Inhibition of TRPC6 reduces non-small cell lung cancer cell proliferation and invasion
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Li-Li Yang1,2,3,*, Bing-Chen Liu1,2,3,*, Xiao-Yu Lu3, Yan Yan1,2, Yu-Jia Zhai1,2,3, Qing Bao3, Paul W. Doetsch4, Xingming Deng4, Tiffany L. Thai3,5, Abdel A. Alli3,5, Douglas C. Eaton3,5, Bao-Zhong Shen1,2, He-Ping Ma3,5
1Department of Radiology, The Fourth Affiliated Hospital of Harbin Medical University, Harbin, Heilongjiang, China
2Molecular Imaging Research Center of Harbin Medical University, Harbin, Heilongjiang, China
3Department of Physiology, Emory University School of Medicine, Atlanta, Georgia, USA
4Department of Radiation Oncology, and Biochemistry and Winship Cancer Institute of Emory University, Atlanta, Georgia, USA
5Center for Cell and Molecular Signaling, Emory University School of Medicine, Atlanta, Georgia, USA
*These authors have contributed equally to this work
Bao-Zhong Shen, email: [email protected]
He-Ping Ma, email: [email protected]
Keywords: anti-cancer drugs, cell cycle, metastasis, intracellular calcium, confocal microscopy
Received: November 12, 2015 Accepted: November 11, 2016 Published: December 20, 2016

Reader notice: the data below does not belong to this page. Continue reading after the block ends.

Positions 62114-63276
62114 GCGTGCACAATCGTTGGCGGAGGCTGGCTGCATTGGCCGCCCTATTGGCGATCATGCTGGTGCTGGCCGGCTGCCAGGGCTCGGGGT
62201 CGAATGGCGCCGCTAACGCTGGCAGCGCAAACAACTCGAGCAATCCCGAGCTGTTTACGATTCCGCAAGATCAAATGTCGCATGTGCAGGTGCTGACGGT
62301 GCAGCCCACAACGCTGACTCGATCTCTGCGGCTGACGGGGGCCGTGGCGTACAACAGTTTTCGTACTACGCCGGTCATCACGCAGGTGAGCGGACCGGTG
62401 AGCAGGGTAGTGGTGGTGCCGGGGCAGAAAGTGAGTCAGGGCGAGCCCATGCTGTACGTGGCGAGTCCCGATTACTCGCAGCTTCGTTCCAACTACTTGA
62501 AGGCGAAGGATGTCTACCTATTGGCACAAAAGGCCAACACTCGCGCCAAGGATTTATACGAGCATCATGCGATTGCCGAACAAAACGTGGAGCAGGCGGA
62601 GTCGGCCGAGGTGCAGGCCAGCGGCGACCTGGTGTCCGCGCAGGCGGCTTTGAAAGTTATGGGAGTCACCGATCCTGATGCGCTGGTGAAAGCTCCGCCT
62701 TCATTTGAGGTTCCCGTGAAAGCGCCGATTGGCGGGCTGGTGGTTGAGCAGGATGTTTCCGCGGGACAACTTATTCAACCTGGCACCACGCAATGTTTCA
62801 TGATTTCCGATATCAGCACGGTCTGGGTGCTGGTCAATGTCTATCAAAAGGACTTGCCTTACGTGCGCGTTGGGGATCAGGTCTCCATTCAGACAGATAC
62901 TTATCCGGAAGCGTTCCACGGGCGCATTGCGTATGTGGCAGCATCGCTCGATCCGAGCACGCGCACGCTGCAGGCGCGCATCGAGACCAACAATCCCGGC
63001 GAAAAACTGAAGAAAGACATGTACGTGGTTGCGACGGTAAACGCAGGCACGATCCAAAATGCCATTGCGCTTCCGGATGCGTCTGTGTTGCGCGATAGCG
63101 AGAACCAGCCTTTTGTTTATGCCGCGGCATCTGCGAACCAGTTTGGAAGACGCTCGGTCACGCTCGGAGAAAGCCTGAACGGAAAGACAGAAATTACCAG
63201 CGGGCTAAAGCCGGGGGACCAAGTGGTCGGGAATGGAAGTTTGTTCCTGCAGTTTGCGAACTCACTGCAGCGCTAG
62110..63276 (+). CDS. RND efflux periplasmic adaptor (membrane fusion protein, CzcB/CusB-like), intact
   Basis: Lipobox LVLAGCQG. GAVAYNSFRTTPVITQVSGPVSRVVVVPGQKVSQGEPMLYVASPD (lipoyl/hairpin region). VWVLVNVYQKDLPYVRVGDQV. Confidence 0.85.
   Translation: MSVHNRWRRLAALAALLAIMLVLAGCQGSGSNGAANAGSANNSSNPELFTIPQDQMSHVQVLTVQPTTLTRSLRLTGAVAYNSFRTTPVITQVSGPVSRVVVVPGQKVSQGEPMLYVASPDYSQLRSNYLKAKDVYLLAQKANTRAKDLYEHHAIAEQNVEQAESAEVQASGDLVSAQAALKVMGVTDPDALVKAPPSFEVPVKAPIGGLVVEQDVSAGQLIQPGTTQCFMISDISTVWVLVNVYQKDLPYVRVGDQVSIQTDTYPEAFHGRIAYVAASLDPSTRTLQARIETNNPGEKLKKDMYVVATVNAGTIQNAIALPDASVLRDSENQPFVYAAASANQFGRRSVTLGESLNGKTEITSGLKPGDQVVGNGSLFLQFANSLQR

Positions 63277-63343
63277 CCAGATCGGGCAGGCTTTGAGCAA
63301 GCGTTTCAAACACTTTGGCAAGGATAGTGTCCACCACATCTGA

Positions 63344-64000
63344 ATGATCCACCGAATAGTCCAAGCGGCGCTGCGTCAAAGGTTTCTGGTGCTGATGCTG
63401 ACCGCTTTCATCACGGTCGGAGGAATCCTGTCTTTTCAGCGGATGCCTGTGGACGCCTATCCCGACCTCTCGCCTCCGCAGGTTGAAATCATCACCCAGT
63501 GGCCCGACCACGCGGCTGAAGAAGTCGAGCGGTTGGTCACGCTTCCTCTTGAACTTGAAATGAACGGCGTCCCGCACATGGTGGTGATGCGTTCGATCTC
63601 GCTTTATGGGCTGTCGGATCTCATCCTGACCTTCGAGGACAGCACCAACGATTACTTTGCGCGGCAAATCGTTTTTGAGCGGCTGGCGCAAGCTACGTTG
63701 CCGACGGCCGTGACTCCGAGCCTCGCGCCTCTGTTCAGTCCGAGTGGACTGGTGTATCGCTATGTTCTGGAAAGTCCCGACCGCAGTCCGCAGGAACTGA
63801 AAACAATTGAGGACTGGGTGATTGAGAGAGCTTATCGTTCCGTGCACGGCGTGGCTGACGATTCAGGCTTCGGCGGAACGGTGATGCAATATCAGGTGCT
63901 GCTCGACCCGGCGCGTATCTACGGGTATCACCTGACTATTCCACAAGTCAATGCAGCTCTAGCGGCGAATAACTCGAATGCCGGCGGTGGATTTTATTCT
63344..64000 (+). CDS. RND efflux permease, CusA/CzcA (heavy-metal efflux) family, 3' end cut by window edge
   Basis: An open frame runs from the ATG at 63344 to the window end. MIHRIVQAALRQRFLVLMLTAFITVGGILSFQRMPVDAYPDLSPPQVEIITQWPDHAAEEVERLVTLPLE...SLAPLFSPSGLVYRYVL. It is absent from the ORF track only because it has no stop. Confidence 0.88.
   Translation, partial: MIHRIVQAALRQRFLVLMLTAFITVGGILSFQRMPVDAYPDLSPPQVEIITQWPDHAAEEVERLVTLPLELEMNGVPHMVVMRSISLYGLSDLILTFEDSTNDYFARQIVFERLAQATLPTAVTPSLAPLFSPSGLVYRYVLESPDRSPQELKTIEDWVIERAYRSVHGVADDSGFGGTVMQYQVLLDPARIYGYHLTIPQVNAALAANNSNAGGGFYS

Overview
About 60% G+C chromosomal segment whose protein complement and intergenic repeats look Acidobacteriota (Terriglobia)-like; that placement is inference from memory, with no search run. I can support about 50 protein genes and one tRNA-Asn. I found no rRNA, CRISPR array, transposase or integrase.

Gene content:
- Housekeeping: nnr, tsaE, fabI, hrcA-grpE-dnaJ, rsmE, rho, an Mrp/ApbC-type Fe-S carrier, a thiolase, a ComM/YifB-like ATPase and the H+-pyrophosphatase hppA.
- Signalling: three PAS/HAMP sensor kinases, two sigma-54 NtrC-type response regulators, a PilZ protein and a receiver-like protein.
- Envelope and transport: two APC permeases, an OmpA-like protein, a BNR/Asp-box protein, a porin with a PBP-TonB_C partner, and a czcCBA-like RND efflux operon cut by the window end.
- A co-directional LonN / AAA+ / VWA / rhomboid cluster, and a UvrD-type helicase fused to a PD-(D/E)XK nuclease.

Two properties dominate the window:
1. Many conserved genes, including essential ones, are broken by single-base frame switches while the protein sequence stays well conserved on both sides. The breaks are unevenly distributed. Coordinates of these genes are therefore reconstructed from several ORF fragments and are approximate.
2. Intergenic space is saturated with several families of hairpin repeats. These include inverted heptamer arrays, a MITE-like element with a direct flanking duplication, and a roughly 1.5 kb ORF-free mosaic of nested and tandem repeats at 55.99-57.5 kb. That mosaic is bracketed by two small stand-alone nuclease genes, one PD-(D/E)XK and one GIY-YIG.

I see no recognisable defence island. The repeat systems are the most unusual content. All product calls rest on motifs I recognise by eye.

Recent studies indicate that the transient receptor potential canonical 6 (TRPC6) channel is highly expressed in several types of cancer cells. However, it remains unclear whether TRPC6 contributes to the malignancy of human non-small cell lung cancer (NSCLC). We used a human NSCLC A549 cell line as a model and found that pharmacological blockade or molecular knockdown of TRPC6 channel inhibited A549 cell proliferation by arresting cell cycle at the S-G2M phase and caused a significant portion of cells detached and rounded-up, but did not induce any types of cell death. Western blot and cell cycle analysis show that the detached round cells at the S-G2M phase expressed more TRPC6 than the still attached polygon cells at the G1 phase. Patch-clamp data also show that TRPC whole-cell currents in the detached cells were significantly higher than in the still attached cells. Inhibition of Ca2+-permeable TRPC6 channels significantly reduced intracellular Ca2+ in A549 cells. Interestingly, either blockade or knockdown of TRPC6 strongly reduced the invasion of this NSCLC cell line and decreased the expression of an adherent protein, fibronectin, and a tight junction protein, zonula occluden protein-1 (ZO-1). These data suggest that TRPC6-mediated elevation of intracellular Ca2+ stimulates NSCLC cell proliferation by promoting cell cycle progression and that inhibition of TRPC6 attenuates cell proliferation and invasion. Therefore, further in vivo studies may lead to a consideration of using a specific TRPC6 blocker as a complement to treat NSCLC.
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